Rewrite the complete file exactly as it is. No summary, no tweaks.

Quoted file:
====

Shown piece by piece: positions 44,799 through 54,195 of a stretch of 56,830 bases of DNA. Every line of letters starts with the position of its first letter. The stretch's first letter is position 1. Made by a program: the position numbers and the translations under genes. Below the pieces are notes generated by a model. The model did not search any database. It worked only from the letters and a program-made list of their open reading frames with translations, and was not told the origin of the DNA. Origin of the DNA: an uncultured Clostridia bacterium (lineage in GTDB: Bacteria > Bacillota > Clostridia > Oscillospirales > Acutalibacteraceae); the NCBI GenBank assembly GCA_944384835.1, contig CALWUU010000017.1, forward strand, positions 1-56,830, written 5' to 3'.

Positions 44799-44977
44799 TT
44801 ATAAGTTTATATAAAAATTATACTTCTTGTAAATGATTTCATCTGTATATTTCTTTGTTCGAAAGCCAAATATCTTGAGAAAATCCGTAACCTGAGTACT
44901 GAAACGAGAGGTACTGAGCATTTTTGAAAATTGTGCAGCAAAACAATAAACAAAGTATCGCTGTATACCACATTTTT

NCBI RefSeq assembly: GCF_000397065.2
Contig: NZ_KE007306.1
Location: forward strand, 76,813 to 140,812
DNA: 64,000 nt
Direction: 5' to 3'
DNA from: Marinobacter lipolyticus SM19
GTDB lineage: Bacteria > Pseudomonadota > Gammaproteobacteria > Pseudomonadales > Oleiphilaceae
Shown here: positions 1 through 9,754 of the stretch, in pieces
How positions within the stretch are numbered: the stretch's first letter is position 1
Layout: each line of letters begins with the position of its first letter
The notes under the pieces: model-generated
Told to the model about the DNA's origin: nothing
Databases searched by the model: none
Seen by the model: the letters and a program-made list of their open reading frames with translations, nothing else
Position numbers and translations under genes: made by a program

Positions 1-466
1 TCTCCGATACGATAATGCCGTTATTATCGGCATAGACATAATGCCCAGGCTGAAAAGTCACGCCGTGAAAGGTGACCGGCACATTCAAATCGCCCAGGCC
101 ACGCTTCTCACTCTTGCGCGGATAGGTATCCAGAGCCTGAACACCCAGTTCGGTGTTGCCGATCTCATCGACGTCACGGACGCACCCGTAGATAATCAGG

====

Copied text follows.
Shown piece by piece: positions 44,799 through 54,195 of a stretch of 56,830 bases of DNA. Every line of letters starts with the position of its first letter. The stretch's first letter is position 1. Made by a program: the position numbers and the translations under genes. Below the pieces are notes generated by a model. The model did not search any database. It worked only from the letters and a program-made list of their open reading frames with translations, and was not told the origin of the DNA. Origin of the DNA: an uncultured Clostridia bacterium (lineage in GTDB: Bacteria > Bacillota > Clostridia > Oscillospirales > Acutalibacteraceae); the NCBI GenBank assembly GCA_944384835.1, contig CALWUU010000017.1, forward strand, positions 1-56,830, written 5' to 3'.

Positions 44799-44977
44799 TT
44801 ATAAGTTTATATAAAAATTATACTTCTTGTAAATGATTTCATCTGTATATTTCTTTGTTCGAAAGCCAAATATCTTGAGAAAATCCGTAACCTGAGTACT
44901 GAAACGAGAGGTACTGAGCATTTTTGAAAATTGTGCAGCAAAACAATAAACAAAGTATCGCTGTATACCACATTTTT

NCBI RefSeq assembly: GCF_000397065.2
Contig: NZ_KE007306.1
Location: forward strand, 76,813 to 140,812
DNA: 64,000 nt
Direction: 5' to 3'
DNA from: Marinobacter lipolyticus SM19
GTDB lineage: Bacteria > Pseudomonadota > Gammaproteobacteria > Pseudomonadales > Oleiphilaceae
Shown here: positions 1 through 9,754 of the stretch, in pieces
How positions within the stretch are numbered: the stretch's first letter is position 1
Layout: each line of letters begins with the position of its first letter
The notes under the pieces: model-generated
Told to the model about the DNA's origin: nothing
Databases searched by the model: none
Seen by the model: the letters and a program-made list of their open reading frames with translations, nothing else
Position numbers and translations under genes: made by a program

Positions 1-466
1 TCTCCGATACGATAATGCCGTTATTATCGGCATAGACATAATGCCCAGGCTGAAAAGTCACGCCGTGAAAGGTGACCGGCACATTCAAATCGCCCAGGCC
101 ACGCTTCTCACTCTTGCGCGGATAGGTATCCAGAGCCTGAACACCCAGTTCGGTGTTGCCGATCTCATCGACGTCACGGACGCACCCGTAGATAATCAGG